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Can we use skyscrapers to predict financial crashes?
A look at the historical record shows a strong correlation between the construction of big buildings and market meltdowns
 
Uh oh...
Uh oh... (Feng Li/Getty Images)

When will the next financial crash happen?

If you know the answer to that question, you could get very rich by selling assets and shorting markets when it happens. And if you correctly make a public prediction of a crash, investors will pay princely sums for your advice afterward.

The problem is that predicting the financial future is really hard. In a system as massively complex as the global economy, causality can be hard to discern, and trends in the past don't necessarily hold in the present.

One pattern that has held up relatively well, though, is the construction of the world's tallest skyscrapers. For the last 140 years, the emergence of world-beating skyscrapers has tended to coincide with financial crises. The theory is that the soaring ambition of an overheated economic boom expresses its peak through the construction of the world's tallest skyscraper, meaning the economy is due a correction.

The historical record is quite convincing. Among nearly a dozen examples, we have the beginning of the so-called Long Depression in 1873, which coincided with the completion of the Equitable Life Building, the world's first skyscraper at a height of 142 feet.

The panic of 1907 — which led to the creation of the Federal Reserve in 1913 — was quickly followed by the completion of New York's Singer building (612 feet) in 1908 and the Metropolitan Life building (700 feet) in 1909. The Great Depression was also marked by a flurry of skyscrapers: the 927-foot 40 Wall Street in 1929, the 1,046-foot Chrysler building in 1930, and the 1,250-foot Empire State building in 1931.

The 1972 and 1973 completions of the two World Trade Center towers — 1,368 and 1,362 feet, respectively — and the ribbon-cutting of the 1,451-foot Sears Tower in 1974 overlapped with the 1973 oil crisis, the 1973-74 stock market crash, and the 1973-75 recession.

The 1997-98 Asian financial crisis coincided with the opening of Kuala Lumpur's 1,483-foot Petronas towers in 1997, while the bursting of the dotcom bubble in 2000 was accompanied by the construction of the 1,671-foot Taipei 101 in Taiwan between 1999 and 2004.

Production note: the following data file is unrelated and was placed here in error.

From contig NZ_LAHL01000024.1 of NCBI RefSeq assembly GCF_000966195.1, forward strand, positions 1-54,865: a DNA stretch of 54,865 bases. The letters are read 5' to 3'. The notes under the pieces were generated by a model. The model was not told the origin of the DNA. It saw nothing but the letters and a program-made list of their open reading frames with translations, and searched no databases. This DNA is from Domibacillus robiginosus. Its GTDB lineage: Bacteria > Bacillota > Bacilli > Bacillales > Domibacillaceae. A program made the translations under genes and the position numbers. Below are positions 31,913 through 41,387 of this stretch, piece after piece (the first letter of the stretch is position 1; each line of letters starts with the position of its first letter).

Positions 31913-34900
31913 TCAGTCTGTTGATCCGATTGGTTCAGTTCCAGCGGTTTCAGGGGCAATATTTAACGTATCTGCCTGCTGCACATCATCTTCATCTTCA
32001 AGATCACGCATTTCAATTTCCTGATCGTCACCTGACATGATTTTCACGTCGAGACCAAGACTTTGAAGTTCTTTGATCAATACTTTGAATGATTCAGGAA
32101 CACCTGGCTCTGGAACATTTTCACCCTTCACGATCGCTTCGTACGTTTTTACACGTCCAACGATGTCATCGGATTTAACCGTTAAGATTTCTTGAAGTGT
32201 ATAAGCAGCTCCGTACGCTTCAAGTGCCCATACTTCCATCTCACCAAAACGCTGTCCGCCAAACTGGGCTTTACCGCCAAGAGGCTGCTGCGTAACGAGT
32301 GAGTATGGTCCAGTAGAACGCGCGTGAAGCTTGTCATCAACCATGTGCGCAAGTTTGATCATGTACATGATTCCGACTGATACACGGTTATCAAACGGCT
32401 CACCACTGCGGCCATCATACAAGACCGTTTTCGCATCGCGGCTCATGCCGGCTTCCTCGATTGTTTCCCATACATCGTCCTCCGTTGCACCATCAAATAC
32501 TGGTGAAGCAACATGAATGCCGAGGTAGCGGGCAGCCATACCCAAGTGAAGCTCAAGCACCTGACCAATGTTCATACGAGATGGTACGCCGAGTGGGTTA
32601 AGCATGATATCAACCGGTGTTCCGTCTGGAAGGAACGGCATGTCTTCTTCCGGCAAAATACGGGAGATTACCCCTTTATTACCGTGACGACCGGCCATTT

And, finally, the Great Recession of 2007-10 was heralded by the building of the 2,717-foot Burj Khalifa in Dubai, which was finished in 2010.

With China gripped by what Bloomberg News calls "skyscraper mania" — China is home to 53 percent of the world's current skyscraper construction projects, including Sky City, a 2,749-foot tall building in Changsha slated to begin construction as early as July — are we on the verge of a new financial crisis?

Don't be so sure. While world-leading skyscrapers are undoubtedly a symptom of soaring economic optimism, the timing is still really hard to get right. Taipei 101 was completed in 2004, four years after the dotcom bubble burst, while the Burj Khalifa was completed three years after the 2007-10 financial crisis started. Yes, they are both in the range, but several years is an eon for investors. If you had been trying to time the stock market by skyscraper construction, you would have made an extremely costly error. It is more of a subtle risk indicator than a precision tool.

In any case, it's unclear when China will get around to building Sky City. Last year, the developers claimed they could build it in 90 days, starting in either June or July of 2014, but Sky City's construction site is currently being used to grow corn and melons.

There is another project underway to build the world's tallest skyscraper, Saudi Arabia's Kingdom Tower, which is scheduled for completion in 2019. Could there be a financial crash between now and then? Yes, of course. We do live in an age of soaring economic ambitions and booming markets — particularly in China and the Persian Gulf — and that's bound to lead to a bust of some sort eventually.

But timing the slump is the real problem — and the real art. Skyscrapers are at best a very, very blunt instrument for that purpose.

 
John Aziz is the economics and business editor at TheWeek.com. He is also an associate editor at Pieria.co.uk. Previously his work has appeared on Business Insider, Zero Hedge, and Noahpinion.

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